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Central Americans Will Seek Asylum At Southern US Border

A crowd gathers on the beach in Playas de Tijuana, April 29, 2018.
Jean Guerrero
A crowd gathers on the beach in Playas de Tijuana, April 29, 2018.

UPDATE: 2:54 p.m., April 29, 2018:

U.S. officials say San Diego's border crossing has reached capacity even before a caravan of Central American migrants criticized by the Trump administration began to seek asylum.

A statement Sunday from U.S. Customs and Border Protection says the nation's busiest border crossing can take in additional people as space and resources become available.

In a written statement, Commissioner Kevin McAleenan said, "At this time, we have reached capacity at the San Ysidro port of entry for CBP officers to be able to bring additional persons traveling without appropriate entry documentation into the port of entry for processing. Depending upon port circumstances at the time of arrival, those individuals may need to wait in Mexico as CBP officers work to process those already within our facilities. As sufficient space and resources become available, CBP officers will be able to take additional individuals into the port for processing. CBP will communicate with Mexican authorities for operational awareness on this issue of capacity within CBP facilities as appropriate."

Officials had warned that San Diego's San Ysidro crossing may not be able to take asylum seekers if it faces too many at once. The agency has said the port can hold about 300 people temporarily.

UPDATE: 1:40 p.m., April 29, 2018:

Organizers say nearly 200 Central American migrants who traveled in a caravan of asylum-seekers to the U.S.-Mexico border have decided to turn themselves in to U.S. authorities.

Bliss Requa-Trautz of the National Day Laborer Organizing Network says they're getting a final briefing Sunday before heading to the San Diego border crossing to seek asylum.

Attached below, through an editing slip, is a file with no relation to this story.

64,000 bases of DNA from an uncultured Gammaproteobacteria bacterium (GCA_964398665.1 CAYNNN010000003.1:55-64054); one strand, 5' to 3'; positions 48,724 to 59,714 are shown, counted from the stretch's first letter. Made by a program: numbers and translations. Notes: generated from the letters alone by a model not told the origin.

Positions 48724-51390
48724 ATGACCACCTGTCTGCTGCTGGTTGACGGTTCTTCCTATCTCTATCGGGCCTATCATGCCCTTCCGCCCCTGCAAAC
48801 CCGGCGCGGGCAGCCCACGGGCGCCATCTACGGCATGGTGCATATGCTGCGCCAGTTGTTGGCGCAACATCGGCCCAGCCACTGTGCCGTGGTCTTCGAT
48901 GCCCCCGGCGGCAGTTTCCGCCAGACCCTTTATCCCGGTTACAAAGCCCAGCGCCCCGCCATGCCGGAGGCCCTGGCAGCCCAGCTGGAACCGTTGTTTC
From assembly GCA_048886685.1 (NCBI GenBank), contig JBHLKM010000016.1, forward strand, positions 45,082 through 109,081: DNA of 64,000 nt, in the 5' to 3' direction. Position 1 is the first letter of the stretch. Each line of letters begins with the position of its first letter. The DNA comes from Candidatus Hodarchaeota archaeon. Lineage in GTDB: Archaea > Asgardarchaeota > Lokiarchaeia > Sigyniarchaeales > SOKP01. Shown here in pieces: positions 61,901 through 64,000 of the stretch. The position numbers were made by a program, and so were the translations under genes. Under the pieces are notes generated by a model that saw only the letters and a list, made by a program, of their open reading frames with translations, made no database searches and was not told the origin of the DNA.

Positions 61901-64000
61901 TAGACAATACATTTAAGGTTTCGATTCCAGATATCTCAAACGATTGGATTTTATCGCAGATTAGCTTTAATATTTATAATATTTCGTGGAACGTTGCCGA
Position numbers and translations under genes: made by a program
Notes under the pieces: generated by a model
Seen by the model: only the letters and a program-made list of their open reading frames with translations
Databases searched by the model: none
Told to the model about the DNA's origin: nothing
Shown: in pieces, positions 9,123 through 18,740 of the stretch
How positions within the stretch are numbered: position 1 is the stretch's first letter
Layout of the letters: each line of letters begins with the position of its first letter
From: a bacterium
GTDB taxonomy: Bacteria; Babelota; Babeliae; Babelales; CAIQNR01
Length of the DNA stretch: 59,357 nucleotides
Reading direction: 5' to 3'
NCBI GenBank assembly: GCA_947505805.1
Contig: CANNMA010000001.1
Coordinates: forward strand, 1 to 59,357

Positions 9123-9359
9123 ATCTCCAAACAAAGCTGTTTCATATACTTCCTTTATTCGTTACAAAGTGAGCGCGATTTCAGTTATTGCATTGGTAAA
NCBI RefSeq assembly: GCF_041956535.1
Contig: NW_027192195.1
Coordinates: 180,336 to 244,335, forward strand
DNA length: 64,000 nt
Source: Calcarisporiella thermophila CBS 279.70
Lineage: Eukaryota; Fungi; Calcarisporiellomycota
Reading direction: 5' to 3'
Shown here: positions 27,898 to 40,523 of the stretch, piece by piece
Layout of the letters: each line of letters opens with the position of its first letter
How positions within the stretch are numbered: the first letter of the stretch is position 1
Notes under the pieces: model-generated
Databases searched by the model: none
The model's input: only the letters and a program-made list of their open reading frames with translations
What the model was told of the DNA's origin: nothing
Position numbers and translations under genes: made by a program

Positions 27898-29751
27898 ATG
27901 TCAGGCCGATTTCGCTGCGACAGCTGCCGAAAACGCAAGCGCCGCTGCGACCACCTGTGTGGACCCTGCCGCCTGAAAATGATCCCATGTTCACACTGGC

If border inspectors say they don't have staff and space to accommodate that many people at once, organizers say they'll put women with children and children traveling alone at the front of the line. The rest will stay in Mexico and try another day.

Heather Crone of advocacy group Show Up for Racial Justice says she's found 80 people across the U.S. who agreed to sponsor caravan members if they're released while their petitions are pending.

Asylum-seekers are often released to family in the U.S. but some don't have any and seek sponsors.

UPDATE: 1:30 p.m., April 29, 2018:

Central Americans in a caravan of asylum-seekers that traveled through Mexico to the border with San Diego are receiving final information before they turn themselves in to U.S. authorities.

Caravan organizers gave the migrants a final briefing Sunday that was closed to the media before they head to the nation's busiest border crossing to seek asylum.

President Donald Trump has been tracking the caravan, calling it a threat to the U.S.

Wendi Yaneri Garcia says she's confident she'll be released while her asylum case is pending because she's traveling alone with a 2-year-old son who's been sick.

The 36-year-old said police in her hometown of Atlantida, Honduras, jailed her for protesting construction of a hydroelectric plant. She says she received death threats after being released.